- As I've posted before, I grew up in an alcohic home. I was abused physically, mentally and sexually by my mother, as were my younger siblings. Our mother rejected us and beat feet when we were very young. As an adult I found myself also rejected by most of the women with whom I wished to have a relationship with. I've wondered on many occasions if I gave off vibes because of my mother's rejection. To make a long story short I eventually turned to strippers and hookers for female companionship. Ironically, I learned more about being human from these broken woman then I've ever learned from doctors or men of the cloth. I learned to trust women and even to forgive my mother for her human frailities. I'm married to a wonderful woman now and I've never been happier. There is happiness for broken ACoA's my friends. I'm living, broken proof.
- —Guest Rick
To Frank-Self doubt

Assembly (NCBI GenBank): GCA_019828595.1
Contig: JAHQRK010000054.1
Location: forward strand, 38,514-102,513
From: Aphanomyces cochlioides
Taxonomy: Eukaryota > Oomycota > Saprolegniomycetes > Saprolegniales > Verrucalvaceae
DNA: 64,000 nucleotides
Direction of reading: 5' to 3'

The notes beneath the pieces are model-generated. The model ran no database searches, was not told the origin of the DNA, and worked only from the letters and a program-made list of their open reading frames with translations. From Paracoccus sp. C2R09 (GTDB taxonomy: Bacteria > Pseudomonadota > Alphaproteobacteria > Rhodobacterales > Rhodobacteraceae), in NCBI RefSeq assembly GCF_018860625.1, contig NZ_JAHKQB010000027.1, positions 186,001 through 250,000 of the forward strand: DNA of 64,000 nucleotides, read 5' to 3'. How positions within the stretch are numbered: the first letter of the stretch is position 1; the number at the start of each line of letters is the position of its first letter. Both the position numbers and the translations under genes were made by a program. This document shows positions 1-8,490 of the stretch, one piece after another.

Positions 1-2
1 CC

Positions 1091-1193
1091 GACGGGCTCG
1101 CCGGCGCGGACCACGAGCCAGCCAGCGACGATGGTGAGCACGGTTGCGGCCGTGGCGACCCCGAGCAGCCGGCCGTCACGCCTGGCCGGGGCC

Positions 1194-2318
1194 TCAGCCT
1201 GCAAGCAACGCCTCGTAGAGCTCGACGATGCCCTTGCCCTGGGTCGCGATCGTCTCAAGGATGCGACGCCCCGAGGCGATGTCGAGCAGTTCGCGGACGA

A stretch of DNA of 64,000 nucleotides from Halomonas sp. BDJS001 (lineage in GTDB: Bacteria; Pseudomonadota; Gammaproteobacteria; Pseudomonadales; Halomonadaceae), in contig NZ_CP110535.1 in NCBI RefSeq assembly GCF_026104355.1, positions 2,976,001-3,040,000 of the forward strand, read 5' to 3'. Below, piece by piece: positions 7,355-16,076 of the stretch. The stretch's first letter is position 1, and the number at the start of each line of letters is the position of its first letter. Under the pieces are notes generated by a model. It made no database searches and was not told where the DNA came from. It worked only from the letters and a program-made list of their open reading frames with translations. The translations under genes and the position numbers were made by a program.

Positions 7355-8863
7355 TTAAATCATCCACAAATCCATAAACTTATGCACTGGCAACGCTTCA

- The one thing you are not, and that's alone......look at how many of us are in here. I failed miserably with my kids and they wound up with my ex. I never drank but I had no patience or nurturing skills and I had a major FAIL. But I'm still alive and I get up everyday and take a deep breath and tell myself to keep the demons away today. They live with all of us in here on these blogs. Just read. Some days I want to sit alone in the dark and cry...other days I feel strong and say screw the past. Other days I just need a shoulder to cry on and I don't have that because nobody understands us. At least you stood strong for your kids. That's more than I did.
- —Guest Lisa